I try to use the Toobworld Dynamic as a means to splain away the many discrepancies that occur when trying to see every TV show as being part of the same universe. What I'm not trying to promote is fanfic (although I personally don't have any problem with people writing stories about their favorite characters.) However, certain aspects of the Dynamic could be looked upon as fanfic, like the theories of relateeveety.
I suppose my suggestion of an organization, which I called "UNreel", that would make certain people and events to be considered fictional by the general populace of Earth Prime-Time has to be considered fanfic. But "UNreel" splains away why a character like Dr. Walter Bishop would consider Sherlock Holmes as fictional, when we know that he exists in so many TV dimensions.
In fact, it was Dr. Watson's published accounts of Holmes' cases, which many people regarded as fictional, that proved to be the inspiration for the work of "UNreel".
Usually, "UNreel" produces a TV show to mask the reality of an individual in Earth Prime-Time, like 'The Man From U.N.C.L.E.' Sometimes they use a movie franchise, like the one that masked the fact that James Bond is real. Or it could be a combination of both as used in the case of the Gallifreyan Time Lord known as the Doctor.
But sometimes "UNreel" (possibly a division of UNIT) would eschew a visual medium to find an alternate way to debunk an individual's existence.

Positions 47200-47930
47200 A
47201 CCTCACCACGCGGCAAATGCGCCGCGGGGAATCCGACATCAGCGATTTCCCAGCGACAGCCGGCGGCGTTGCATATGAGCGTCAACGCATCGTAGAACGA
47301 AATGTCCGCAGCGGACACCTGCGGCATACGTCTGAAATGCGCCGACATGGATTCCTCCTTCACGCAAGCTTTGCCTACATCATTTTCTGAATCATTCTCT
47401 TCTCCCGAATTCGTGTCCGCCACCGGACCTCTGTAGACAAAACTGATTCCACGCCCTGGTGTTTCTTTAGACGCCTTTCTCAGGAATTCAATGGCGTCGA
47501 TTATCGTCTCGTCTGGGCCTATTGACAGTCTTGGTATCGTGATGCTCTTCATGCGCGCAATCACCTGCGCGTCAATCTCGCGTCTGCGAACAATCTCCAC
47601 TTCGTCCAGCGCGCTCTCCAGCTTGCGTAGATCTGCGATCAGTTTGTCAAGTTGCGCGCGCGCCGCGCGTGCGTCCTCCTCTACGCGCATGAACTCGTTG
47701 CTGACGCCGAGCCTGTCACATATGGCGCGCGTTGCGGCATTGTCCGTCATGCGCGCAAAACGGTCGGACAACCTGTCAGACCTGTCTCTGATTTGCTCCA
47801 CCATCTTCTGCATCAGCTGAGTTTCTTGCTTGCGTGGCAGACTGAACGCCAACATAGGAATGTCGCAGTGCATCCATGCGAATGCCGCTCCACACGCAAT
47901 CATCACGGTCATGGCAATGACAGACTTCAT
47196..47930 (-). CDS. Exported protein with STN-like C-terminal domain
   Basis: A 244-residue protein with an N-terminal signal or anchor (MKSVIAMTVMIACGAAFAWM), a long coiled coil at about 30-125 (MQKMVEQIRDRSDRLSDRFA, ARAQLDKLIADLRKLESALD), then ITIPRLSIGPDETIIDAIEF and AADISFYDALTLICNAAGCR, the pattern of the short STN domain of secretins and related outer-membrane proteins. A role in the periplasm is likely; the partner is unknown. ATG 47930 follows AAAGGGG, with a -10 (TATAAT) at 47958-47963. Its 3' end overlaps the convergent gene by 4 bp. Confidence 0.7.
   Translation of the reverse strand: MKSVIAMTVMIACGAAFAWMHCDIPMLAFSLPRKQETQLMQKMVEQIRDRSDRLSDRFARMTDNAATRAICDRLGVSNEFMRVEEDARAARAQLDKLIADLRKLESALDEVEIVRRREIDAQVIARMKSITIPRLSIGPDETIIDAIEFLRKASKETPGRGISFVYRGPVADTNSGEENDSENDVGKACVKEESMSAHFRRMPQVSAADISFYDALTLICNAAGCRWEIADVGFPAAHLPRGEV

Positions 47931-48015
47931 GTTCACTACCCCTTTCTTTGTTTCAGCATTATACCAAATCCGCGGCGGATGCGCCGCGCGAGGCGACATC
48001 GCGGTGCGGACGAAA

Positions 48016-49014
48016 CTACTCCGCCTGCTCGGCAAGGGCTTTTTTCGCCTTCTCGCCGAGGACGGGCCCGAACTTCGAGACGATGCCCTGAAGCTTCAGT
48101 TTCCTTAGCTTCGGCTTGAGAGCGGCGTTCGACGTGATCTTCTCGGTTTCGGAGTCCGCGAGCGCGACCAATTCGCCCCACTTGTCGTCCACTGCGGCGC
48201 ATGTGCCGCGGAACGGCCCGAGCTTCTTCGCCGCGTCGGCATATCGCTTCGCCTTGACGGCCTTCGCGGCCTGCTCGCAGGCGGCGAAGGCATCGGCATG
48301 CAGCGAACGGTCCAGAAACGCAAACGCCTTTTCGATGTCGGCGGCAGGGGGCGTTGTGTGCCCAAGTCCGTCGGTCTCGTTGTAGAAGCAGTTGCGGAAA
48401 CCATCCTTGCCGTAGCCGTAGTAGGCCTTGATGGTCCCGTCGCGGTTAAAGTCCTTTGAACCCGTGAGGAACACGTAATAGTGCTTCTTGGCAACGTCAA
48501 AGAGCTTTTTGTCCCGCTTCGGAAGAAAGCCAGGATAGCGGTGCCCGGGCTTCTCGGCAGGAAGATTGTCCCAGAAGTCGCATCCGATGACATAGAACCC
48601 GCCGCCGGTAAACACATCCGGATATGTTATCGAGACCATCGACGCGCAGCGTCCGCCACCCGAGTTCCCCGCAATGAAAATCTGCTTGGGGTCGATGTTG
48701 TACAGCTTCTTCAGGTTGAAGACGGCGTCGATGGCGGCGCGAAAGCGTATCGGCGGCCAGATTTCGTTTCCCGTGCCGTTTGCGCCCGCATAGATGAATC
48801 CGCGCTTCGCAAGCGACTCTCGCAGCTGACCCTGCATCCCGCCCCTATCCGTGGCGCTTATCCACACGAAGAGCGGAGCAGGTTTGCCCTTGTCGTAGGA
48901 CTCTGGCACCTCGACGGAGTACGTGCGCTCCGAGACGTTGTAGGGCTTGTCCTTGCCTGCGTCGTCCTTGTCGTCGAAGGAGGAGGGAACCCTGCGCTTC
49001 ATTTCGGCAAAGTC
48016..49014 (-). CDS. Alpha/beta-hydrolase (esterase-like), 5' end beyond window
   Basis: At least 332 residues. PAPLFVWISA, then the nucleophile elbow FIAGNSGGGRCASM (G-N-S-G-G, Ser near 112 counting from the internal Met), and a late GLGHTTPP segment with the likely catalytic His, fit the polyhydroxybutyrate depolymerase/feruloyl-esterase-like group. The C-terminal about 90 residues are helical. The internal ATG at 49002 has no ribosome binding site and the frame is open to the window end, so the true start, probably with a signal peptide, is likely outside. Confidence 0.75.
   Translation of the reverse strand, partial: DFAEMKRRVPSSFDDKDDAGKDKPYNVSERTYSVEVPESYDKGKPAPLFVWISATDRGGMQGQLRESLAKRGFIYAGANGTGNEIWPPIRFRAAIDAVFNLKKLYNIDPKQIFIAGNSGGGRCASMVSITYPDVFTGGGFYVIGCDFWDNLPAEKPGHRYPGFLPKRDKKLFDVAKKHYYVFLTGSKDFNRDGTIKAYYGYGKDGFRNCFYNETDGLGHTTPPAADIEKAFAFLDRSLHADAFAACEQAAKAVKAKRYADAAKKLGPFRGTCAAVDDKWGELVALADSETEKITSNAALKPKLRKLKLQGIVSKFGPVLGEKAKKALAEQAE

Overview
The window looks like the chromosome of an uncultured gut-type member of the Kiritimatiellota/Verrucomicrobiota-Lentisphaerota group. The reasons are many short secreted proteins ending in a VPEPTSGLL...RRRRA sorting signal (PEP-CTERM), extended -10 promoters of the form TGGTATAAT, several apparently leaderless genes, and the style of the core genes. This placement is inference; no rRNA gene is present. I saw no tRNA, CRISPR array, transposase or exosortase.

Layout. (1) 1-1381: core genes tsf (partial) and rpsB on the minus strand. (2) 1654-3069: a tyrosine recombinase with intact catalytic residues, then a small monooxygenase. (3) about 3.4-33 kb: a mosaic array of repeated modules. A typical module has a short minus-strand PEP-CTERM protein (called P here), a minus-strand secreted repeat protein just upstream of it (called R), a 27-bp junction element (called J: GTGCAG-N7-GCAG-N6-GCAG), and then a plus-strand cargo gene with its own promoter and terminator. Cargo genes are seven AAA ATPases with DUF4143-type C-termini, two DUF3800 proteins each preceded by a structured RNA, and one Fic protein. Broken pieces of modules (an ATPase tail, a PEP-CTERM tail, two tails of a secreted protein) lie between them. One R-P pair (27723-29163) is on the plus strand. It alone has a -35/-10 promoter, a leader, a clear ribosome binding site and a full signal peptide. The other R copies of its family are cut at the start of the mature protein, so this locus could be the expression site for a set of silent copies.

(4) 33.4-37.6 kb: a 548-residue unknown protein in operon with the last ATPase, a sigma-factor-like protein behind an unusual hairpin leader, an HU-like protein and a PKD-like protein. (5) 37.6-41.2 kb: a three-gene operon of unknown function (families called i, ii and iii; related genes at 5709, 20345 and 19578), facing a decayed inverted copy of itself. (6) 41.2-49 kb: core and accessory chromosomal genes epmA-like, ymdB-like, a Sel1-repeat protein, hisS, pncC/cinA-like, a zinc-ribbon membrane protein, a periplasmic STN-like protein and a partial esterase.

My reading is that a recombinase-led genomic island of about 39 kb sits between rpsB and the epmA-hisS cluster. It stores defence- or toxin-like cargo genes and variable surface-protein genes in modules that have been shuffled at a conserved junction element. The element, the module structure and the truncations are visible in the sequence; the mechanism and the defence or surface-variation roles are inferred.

Stuffed animals, for instance.
"UNreel" was probably aware of the arrival of an alien from Melmac on Earth from the very beginning, thanks to the Doctor. But as long as he remained hidden away at the Tanner House, they thought monitoring Alf would be sufficient.
But just in case, "UNreel" initiated a program to prevent any pozz'ble panic - they flooded the market with stuffed animals, key chains, T-shirts, and even cartoons, to suggest that ALF was nothing more than a toy. They provided a background for the doll's "life" that hewed close to the truth - including mention of Melmac and the fondness for feasting on felines - so that anybody who claimed to have the inside scoop on such an ET sighting would be seen as a kook who thought the doll was real.
Blossom Russo had such a doll in her early teen years. And it so had a hold on her affections that it once even influenced her dreams. It was the kind of result which "UNreel" would have been striving for.
It's likely that "UNreel" didn't share its intel with the United States military, which probably added fuel to the fire once they finally learned of ALF's existence......
The 'Blossom' episode featuring ALF in the dream sequence has its embedding disabled. So you'd have to follow these links to watch the episode:
But if you only want to see the ALF sequence, skip ahead in Part One to the 8 minute mark. (The scene does bleed over into the beginning of Part Two.)
Two posts about 'ALF' today. Two for Tuesay!